You may be walking down the street when you run across a lost wallet. You open it up and find a few gift cards, a movie ticket and a few twenties. You think to yourself, what harm would come to you if you took the wallet – after all, someone else will just take it if you don't.
Some laws consider what should be done with lost possessions. Here's what you should know:
California law asks you to return lost property
If you find lost property, then you have a civic duty to do everything you can to return it to its owner. California law requires you to return lost property only if you have any contact information to return it.
You may have found a wallet or purse that includes a license, insurance or business card that makes it easy for you to contact the owner. If you keep the lost possessions knowing you can contact the owner, then you could be charged with theft.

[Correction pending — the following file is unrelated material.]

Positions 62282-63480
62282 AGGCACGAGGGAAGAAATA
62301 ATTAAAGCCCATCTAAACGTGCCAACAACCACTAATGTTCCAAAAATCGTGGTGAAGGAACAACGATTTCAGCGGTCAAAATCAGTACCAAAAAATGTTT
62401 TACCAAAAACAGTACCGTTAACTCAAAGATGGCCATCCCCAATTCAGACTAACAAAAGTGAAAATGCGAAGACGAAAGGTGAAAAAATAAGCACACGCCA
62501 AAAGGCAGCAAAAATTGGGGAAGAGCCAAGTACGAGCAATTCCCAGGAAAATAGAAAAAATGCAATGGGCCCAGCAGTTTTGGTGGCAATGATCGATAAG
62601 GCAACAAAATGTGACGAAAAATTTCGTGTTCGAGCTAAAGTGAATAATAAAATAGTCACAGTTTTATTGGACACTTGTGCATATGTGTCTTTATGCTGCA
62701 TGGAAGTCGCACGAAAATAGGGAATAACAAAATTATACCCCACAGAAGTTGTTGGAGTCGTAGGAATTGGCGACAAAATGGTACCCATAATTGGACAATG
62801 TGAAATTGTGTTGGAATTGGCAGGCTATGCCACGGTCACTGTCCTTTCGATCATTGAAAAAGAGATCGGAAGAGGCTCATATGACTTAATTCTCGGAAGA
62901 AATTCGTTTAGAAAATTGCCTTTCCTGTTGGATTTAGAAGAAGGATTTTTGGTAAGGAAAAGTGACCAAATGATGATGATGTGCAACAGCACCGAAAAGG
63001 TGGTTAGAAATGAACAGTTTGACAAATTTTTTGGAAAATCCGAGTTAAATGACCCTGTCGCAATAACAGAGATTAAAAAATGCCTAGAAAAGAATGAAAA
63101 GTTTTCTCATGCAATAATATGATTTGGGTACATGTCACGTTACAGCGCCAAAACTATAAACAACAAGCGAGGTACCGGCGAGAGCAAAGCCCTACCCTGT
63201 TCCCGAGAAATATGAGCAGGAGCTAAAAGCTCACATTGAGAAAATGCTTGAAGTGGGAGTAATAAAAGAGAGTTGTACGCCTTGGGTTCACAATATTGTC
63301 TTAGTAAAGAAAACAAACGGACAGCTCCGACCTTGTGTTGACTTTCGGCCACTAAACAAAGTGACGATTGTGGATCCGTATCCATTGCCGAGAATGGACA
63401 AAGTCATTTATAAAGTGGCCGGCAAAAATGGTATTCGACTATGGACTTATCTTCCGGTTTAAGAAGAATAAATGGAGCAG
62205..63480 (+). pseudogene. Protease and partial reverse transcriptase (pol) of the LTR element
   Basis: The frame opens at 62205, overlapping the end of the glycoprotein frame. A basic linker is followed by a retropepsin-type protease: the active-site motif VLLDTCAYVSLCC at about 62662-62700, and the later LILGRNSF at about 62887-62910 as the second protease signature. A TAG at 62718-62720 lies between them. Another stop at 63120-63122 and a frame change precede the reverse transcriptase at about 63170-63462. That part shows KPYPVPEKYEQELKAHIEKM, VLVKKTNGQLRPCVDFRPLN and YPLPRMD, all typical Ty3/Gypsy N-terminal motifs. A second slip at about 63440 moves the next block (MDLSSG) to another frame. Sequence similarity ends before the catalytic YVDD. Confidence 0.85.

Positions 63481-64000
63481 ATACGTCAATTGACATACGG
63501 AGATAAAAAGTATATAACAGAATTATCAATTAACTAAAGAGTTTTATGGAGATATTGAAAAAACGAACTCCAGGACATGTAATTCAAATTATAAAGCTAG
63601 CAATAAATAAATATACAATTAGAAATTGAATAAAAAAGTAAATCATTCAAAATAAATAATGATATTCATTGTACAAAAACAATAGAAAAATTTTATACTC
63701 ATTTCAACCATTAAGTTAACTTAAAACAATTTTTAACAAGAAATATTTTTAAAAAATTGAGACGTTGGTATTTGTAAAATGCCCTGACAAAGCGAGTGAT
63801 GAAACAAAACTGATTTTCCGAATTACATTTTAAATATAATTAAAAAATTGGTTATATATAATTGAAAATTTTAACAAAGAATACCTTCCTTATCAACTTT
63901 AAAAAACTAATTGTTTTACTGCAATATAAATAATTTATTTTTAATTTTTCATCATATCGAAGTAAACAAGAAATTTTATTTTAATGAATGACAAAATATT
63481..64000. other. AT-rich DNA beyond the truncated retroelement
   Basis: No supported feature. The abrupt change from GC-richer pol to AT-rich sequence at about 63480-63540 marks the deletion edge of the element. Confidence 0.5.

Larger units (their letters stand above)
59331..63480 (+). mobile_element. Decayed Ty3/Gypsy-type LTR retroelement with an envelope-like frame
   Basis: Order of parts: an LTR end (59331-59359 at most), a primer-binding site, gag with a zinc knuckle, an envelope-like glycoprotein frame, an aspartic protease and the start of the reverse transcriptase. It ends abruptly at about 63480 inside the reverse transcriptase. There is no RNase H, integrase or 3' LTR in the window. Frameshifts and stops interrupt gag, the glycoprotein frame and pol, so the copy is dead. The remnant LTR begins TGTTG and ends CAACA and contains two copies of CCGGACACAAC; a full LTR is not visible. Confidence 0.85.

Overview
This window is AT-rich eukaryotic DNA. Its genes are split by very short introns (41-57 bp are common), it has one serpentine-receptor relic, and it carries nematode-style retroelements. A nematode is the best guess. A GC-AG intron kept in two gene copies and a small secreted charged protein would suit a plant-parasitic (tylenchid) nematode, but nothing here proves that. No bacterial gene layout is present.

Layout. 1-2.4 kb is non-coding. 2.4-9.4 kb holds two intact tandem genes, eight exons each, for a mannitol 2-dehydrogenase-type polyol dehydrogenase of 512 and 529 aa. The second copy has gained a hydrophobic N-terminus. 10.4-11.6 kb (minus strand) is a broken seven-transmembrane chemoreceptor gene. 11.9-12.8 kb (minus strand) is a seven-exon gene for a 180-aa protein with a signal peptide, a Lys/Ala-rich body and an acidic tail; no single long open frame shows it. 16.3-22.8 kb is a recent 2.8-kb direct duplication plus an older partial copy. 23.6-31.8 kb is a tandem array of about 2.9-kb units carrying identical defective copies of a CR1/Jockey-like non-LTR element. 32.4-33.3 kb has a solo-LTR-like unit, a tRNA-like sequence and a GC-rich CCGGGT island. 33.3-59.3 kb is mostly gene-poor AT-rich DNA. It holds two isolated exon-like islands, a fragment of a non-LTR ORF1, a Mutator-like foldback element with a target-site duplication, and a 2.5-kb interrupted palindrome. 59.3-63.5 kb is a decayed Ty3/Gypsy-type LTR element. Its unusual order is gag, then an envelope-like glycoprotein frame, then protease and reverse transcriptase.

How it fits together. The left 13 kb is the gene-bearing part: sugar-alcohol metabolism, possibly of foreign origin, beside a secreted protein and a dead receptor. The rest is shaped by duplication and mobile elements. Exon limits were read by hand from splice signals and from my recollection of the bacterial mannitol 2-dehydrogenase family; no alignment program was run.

You, however, may be in a supermarket or convention when you find something that doesn't have any contact information attached. In most cases, the location you're at can store the lost property in a “Lost and Found” or send an announcement to everyone that might be involved at an event. This is an alternative way of committing to finding the owner of lost property.
On the other hand, if you find a loose twenty on the ground, it's unlikely you'll find an owner. This leads some people to take the lost possessions for themselves.
If you've been accused of theft after finding lost property, then you may need to know your options to defend against the claims against you.